Let’s talk Lee, shall we? Today I finished Anackire, book two in the Wars of Vis. It’s a return to the world of The Storm Lord, a generation later. (It took me way too long to parse enough information to figure out how much time had passed and even then, I didn’t do all of the math.) Raldnor, as the Goddess Anackire’s avatar, changed the world when he buried Koramvis beneath an earthquake and brought the Goddess’ massive statue (briefly) to light. Then he vanished into myth and legend, last seen by a young Thaddrian boy as he and his beloved left in a wagon.
Our main protagonist in Anackire is Rem, a young man whose story is eerily similar to Raldnor’s own…althoug he himself is far less aware of these things at first. Rem is a solider, a skilled one, serving Prince Kesarh Am Xai of Karmiss, a different country than Drothar. I felt the lack of a map keenly in this book, and wished that the map I found relatively unnecessary in The Storm Lord had been recopied here.
There are so many threads and characters who become more important than I would have guessed…it’s too much to even begin to summarize beyond what I’ve already said. Especially because I wouldn’t want to spoil things that should be revelations. Suffice to say, the parallels to the World Wars of our own world are apparenty.
It’s also worth noting that The Storm Lord was released in 1976 and this second installment in 1983. I classed that post as fantasy, because that’s how the story read to me. However, Anackire has pointed out to me that this was foolish. I should have marked The Storm Lord as science fiction, because it’s older than the distinction between the two. Lines here and there indicate to me that this story takes place on an alien planet, and humans came from another world to it. In fact it even suggests that Zastis, the red star seen only in the summer that awakes sexual arousal in those of Visian descent, may be the spaceship. And that the Vis may be the descendants of those who flew in it. It’s an interesting touch that I hope will be further explored in later books.
It was fascinating to read Anackire and to pummel my memory for how it intertwined with The Storm Lord. It’s not just that many of the characters from the first book still live, or have children, or both. It’s how stories that faded into darkness are revealed to have continued to their inevitable and proper end. Or not.
Lee also raises some interesting philosophical issues. In this world, divinity is within every person. What people see or experience directly reflects the depth of their belief and faith. That’s not to say that Anackire or any of Her other faces doesn’t select people to work Her will, but a man who believes in nothing sees nothing. The world helps those who help themselves. You get the idea. It’s presented in a compelling and different fashion than I recall seeing elsewhere, and it’s certainly intriguing.
But probably the most interesting way to examine Anackire is through the lens of asexuality. Sex has always been a large portion of these books. How could it not when a significant portion of the population is brought into sexual arousal by the position of a star? And yet we have one or more characters who can be considered asexual. They can also be considered celibate by choice, but that’s less important. There is a character who says outright that yes, he feels Zastis urges like anyone else, but he has learned to not let them rule him. That he isn’t and has never been interested in sex. Admittedly, he has other interests and the power that sex replaces features among them, but it doesn’t change the fact that he is almost certainly a virgin his entire life by choice and inclination. Something that resonates profoundly with me.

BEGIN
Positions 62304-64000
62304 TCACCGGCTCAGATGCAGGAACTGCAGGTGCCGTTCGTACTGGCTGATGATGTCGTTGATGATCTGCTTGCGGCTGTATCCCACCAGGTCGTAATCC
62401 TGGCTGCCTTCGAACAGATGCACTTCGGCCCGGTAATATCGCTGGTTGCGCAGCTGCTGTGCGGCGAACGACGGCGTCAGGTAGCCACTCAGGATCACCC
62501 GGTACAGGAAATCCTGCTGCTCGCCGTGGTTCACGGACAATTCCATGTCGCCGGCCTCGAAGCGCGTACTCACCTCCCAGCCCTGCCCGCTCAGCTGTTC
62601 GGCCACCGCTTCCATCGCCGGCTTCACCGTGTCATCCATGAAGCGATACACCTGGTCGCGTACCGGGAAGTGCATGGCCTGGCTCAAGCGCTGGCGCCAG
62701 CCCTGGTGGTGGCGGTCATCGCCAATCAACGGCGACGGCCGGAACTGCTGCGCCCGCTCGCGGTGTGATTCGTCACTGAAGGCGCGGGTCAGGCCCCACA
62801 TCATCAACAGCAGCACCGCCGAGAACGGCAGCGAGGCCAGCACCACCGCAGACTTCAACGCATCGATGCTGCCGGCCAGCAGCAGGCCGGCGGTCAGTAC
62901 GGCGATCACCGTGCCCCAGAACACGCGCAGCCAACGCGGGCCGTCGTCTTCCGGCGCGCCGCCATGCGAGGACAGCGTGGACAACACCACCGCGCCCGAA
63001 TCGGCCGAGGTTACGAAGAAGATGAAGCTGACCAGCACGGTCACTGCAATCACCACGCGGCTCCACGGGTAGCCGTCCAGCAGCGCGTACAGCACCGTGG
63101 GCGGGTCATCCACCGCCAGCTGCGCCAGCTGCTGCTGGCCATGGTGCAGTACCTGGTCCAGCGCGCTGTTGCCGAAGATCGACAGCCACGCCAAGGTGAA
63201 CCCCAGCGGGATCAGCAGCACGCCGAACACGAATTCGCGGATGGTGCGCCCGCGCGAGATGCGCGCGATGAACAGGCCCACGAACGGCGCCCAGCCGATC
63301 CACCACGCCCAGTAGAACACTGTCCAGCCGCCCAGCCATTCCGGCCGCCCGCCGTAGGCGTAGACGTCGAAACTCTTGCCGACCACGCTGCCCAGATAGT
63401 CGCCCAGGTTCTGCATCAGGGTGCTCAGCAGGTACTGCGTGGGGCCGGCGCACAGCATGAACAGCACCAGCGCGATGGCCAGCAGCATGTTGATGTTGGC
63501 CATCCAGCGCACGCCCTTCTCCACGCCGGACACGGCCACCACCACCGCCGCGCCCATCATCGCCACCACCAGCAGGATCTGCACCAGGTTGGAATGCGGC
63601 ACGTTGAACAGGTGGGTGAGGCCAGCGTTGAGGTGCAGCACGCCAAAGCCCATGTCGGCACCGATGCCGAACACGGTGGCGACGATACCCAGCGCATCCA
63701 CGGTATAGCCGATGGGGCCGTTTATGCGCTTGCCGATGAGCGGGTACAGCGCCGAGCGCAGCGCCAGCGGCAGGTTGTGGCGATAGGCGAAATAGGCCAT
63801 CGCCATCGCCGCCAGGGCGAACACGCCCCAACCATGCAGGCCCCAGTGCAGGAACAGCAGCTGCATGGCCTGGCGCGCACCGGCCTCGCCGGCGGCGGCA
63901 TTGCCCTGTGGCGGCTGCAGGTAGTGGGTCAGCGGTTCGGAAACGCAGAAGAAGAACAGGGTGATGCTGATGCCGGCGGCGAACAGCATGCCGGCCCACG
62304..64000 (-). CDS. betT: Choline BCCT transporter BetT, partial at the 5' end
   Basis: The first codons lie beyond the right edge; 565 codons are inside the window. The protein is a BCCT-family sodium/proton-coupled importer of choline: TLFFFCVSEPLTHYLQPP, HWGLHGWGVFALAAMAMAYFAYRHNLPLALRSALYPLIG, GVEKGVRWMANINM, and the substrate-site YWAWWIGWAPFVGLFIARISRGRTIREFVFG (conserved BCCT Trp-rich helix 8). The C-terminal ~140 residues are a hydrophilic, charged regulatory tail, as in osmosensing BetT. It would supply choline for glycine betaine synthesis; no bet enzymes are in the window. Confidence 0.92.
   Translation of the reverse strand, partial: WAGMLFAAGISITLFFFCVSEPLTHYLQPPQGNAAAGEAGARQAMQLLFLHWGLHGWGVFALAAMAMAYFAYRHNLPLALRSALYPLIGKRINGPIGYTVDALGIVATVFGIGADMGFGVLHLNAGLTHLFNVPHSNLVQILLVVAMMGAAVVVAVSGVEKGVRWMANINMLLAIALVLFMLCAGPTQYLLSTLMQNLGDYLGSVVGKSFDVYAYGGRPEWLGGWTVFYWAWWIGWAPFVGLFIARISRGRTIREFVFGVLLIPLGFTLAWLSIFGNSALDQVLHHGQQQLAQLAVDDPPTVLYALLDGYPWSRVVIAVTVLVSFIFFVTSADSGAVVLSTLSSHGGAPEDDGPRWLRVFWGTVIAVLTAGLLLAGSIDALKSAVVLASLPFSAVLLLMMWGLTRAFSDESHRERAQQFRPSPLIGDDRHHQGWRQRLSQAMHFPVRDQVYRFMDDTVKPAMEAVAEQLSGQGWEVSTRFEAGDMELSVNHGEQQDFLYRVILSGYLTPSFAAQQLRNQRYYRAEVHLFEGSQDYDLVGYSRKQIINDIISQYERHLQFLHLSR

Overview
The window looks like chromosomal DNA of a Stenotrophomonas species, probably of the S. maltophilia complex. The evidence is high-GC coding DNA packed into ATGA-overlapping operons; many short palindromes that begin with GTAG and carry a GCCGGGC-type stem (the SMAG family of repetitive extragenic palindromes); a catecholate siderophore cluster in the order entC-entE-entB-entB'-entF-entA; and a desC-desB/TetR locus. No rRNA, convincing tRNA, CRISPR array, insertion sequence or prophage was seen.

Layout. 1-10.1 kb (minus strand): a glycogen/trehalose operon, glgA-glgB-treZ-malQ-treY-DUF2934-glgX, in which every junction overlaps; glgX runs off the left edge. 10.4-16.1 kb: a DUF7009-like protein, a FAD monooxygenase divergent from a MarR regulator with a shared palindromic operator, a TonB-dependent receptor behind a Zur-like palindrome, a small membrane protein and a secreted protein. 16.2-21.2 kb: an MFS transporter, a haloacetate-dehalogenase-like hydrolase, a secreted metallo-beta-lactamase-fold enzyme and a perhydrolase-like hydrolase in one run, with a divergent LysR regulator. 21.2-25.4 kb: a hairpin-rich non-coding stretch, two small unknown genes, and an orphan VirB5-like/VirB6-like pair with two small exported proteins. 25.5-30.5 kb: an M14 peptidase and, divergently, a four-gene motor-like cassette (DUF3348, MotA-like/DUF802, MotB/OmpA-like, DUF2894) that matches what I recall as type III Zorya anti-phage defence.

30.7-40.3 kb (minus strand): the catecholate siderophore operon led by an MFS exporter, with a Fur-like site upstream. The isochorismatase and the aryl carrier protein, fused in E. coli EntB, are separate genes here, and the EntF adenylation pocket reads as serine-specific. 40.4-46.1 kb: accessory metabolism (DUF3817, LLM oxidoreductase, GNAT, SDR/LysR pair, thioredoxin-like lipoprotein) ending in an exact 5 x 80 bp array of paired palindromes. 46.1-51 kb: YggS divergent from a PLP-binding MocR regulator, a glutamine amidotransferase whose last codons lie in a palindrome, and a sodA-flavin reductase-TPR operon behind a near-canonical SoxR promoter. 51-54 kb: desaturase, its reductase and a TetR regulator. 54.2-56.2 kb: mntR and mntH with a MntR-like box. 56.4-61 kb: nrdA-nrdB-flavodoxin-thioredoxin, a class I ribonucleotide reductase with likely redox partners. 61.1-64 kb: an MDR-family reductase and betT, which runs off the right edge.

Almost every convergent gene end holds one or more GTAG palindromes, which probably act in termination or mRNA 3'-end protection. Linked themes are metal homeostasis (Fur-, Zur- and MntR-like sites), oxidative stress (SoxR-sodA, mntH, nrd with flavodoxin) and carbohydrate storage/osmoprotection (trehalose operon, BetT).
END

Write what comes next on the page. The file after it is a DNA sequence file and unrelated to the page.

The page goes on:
At least one other character who was as randy as they came chose to withdraw from a sexual life by the end of the book as well. In this case I read it less as asexuality and more as the realization that there is more to life. That, in fact, sex has been rendered absolutely pointless to her. And yes, you can argue that without sex there is no future generation, but there’s more than enough people to continue the population. Especially in light of the other belief that these people hold.
Let’s just call it reincarnation. They believe that death is not death at all, but the continuation of life. There are people in this story who are thought to be reincarnations of characters from this and The Storm Lord. And, are they? Maybe. But it doesn’t matter if they are or aren’t. In spirit, in role, they are their predecessors’ heirs, regardless of any bloodline. And yet, blood is important. The Lowlanders are far more in tune with their telepathic abilities than any other race. Those who possess Lowland blood, even if they are unaware of it, are more sensitive than those of Visian heritage. Like many other facets of Anackire, this is another push-and-pull duality. It matters, so it doesn’t matter. It doesn’t matter, so it matters.
There’s one more book in this series, so sayeth isfdb.org. And it’s sitting in my Pile. As things currently stand in the Wars of Vis, I have no idea how Lee can go on from here, but I’m sure she’ll find a way, humans being humans. After all, Raldnor destroyed an empire’s capital by himself, and there were significantly more players in this story. Yet Raldnor’s victory only won a couple decades, maybe a bit more, of peace. We’ll see how long this one lasts…and how long it takes me to figure out the timeline for it.